For starters, we lack a good legal metaphor for life in the digital world.  Let’s start by saying it’s a “market.”  Well, OK.  That makes sense.  We enter markets voluntarily.  Markets are public entities full of private actors that have rights.   But, those rights are not inviolable.  Merchants can’t discriminate—for the most part.  Civil Rights law prohibits discriminating on the basis of race, gender, etc. in public accommodations.  But, if you play the religion card, you might be able to discriminate against customers you don’t like.

We can leave it to customers to pick and choose the merchants they will support.  But, if all the merchants can somehow discriminate against you, the market can be as open as restaurants and hotels were prior to the Civil Rights Acts.  Go ahead and boycott.  See if the powerful merchants care…

So, merchants are free to operate so long as they abide by market rules against discrimination, monopolies, etc.  But what about those privacy rights we willingly (or have no choice but to) sacrifice when we enter the digital world?  The powers of surveillance and the permanence of digital footprints make privacy claims much less enforceable in the digital world than in the terrestrial world.  In the digital world, we really can’t pretend to be naked emperors.  Our enemy is not some truthtelling child. Instead, it is ourselves since we cannot help but be seen… by everyone.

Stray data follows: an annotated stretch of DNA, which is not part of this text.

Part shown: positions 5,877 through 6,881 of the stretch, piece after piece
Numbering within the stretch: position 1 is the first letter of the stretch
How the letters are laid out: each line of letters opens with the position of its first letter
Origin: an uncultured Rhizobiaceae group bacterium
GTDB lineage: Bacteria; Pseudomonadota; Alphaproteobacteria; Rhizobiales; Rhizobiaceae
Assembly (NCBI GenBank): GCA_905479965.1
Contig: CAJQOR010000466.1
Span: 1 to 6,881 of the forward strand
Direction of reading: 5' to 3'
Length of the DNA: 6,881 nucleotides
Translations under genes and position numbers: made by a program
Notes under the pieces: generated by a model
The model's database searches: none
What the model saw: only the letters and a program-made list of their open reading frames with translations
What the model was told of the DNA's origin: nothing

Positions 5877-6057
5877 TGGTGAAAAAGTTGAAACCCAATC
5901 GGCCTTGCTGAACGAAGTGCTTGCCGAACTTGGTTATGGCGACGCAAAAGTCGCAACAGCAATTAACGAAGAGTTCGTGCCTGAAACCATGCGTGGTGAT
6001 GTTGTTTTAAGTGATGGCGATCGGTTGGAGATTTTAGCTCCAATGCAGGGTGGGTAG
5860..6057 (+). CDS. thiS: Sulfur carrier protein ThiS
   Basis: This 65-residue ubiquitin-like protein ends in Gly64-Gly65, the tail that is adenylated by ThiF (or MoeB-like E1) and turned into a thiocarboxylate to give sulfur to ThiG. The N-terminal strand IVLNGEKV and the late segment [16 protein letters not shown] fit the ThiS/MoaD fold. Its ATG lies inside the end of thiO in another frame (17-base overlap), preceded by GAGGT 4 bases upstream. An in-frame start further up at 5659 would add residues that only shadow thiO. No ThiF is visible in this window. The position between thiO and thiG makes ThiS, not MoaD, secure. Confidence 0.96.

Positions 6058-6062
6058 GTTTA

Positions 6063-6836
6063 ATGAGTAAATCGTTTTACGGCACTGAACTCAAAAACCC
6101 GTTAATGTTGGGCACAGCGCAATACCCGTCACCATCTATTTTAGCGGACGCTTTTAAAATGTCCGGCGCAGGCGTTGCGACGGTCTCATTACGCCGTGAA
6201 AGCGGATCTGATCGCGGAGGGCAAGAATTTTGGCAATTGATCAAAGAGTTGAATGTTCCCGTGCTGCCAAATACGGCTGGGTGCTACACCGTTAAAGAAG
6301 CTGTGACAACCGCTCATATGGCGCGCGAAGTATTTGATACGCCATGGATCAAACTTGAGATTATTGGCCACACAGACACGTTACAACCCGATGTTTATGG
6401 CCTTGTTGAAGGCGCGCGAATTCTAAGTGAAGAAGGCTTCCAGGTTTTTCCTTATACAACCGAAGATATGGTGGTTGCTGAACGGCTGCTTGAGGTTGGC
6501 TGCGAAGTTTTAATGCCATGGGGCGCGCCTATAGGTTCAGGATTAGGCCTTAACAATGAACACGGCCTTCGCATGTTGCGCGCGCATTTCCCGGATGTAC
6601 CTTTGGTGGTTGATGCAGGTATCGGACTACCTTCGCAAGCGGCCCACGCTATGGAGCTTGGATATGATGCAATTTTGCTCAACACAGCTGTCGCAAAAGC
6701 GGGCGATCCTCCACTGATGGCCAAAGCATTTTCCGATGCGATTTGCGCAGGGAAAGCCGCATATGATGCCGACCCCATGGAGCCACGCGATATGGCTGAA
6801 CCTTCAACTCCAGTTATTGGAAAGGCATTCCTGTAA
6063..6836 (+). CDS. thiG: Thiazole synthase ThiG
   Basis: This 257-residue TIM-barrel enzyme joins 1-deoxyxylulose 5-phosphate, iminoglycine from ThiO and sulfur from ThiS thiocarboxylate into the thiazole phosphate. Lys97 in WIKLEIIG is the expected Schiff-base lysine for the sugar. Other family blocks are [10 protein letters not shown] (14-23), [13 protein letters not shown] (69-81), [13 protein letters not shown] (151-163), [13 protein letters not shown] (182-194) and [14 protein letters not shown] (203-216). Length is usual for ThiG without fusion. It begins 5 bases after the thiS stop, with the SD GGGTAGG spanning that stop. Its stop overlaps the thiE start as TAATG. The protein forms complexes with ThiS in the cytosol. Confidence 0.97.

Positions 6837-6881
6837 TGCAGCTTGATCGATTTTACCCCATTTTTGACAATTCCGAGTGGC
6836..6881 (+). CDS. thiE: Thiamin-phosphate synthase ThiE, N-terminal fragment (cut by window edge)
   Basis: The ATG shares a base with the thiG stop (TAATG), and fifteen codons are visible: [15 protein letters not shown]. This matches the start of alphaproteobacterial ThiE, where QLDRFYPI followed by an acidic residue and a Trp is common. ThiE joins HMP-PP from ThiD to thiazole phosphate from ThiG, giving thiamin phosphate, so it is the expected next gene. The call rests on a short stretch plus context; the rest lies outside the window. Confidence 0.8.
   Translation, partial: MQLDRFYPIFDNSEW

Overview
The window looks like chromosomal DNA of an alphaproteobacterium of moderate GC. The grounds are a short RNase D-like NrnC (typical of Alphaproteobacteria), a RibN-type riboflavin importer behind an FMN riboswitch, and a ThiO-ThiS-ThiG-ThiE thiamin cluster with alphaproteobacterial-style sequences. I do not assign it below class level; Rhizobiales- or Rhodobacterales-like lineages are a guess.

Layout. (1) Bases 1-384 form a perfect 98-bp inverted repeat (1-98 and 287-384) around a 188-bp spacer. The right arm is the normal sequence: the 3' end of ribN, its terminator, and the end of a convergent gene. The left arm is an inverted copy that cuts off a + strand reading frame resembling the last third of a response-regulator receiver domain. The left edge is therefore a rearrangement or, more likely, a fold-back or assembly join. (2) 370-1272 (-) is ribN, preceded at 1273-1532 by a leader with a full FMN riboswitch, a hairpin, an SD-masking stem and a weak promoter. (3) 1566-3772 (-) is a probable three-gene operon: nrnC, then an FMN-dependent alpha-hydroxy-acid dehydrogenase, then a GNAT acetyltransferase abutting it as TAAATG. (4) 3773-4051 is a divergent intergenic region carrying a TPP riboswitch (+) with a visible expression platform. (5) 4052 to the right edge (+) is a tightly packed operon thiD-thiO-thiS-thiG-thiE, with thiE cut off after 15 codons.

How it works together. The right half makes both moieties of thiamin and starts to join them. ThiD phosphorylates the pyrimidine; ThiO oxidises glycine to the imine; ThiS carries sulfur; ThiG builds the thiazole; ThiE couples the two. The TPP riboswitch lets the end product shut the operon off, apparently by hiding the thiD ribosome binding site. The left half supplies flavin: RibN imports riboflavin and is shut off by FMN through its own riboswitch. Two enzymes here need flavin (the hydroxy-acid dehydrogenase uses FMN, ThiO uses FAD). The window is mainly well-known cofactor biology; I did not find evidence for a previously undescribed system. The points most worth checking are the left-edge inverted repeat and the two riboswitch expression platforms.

Still, there are two things wrong with this.  First, there is no question that it can be argued that we “agree” to sign away our rights every time we click “accept” or, simply, log on to Google.  In essence, we contractually agree to fork over our rights.  But, there is such a thing as an unconscionable contract. (OK.  I ran home to mom and cited Wikipedia there).  Zuboff notes in numerous spots that courts have routinely stated that internet users willingly sacrifice their rights and, therefore, unconscionability is not an issue… for now.  Restaurant owners used to run segregated lunch counters once upon a time.  That came to an end.

But how to come up with a right that can be enforced against cyber giants effectively and efficiently?

Second, our enemy may actually be that truthtelling child or, worse, the malignant teen hacker who is able to blackmail or bully us as Danielle Citron details in Hate Crimes in Cyberspace.  To prevent that bullying and blackmail, we need a government with enough cyberpower to track such punks down.  Problem is, that’s a lot of cyberpower—enough to dwarf Hobbes’ leviathan and take on the mantle of, say, Orwell’s big brother.